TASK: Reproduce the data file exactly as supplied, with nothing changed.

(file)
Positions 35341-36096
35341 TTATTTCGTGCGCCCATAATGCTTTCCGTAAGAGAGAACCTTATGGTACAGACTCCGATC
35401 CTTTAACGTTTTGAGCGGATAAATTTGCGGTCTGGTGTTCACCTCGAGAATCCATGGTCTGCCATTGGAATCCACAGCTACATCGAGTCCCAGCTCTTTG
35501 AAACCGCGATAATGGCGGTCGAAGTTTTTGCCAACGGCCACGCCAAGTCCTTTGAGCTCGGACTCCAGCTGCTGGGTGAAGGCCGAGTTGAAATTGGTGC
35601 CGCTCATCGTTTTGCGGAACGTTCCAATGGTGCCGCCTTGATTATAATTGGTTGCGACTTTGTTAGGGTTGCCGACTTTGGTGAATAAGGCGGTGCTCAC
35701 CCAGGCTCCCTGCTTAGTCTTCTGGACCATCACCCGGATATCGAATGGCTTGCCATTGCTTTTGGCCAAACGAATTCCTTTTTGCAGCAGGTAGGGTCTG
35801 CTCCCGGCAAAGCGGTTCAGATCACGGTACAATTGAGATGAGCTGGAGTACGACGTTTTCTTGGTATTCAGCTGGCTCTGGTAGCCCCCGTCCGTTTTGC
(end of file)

Positions 35341-36096
35341 TTATTTCGTGCGCCCATAATGCTTTCCGTAAGAGAGAACCTTATGGTACAGACTCCGATC
35401 CTTTAACGTTTTGAGCGGATAAATTTGCGGTCTGGTGTTCACCTCGAGAATCCATGGTCTGCCATTGGAATCCACAGCTACATCGAGTCCCAGCTCTTTG
35501 AAACCGCGATAATGGCGGTCGAAGTTTTTGCCAACGGCCACGCCAAGTCCTTTGAGCTCGGACTCCAGCTGCTGGGTGAAGGCCGAGTTGAAATTGGTGC
35601 CGCTCATCGTTTTGCGGAACGTTCCAATGGTGCCGCCTTGATTATAATTGGTTGCGACTTTGTTAGGGTTGCCGACTTTGGTGAATAAGGCGGTGCTCAC
35701 CCAGGCTCCCTGCTTAGTCTTCTGGACCATCACCCGGATATCGAATGGCTTGCCATTGCTTTTGGCCAAACGAATTCCTTTTTGCAGCAGGTAGGGTCTG
35801 CTCCCGGCAAAGCGGTTCAGATCACGGTACAATTGAGATGAGCTGGAGTACGACGTTTTCTTGGTATTCAGCTGGCTCTGGTAGCCCCCGTCCGTTTTGC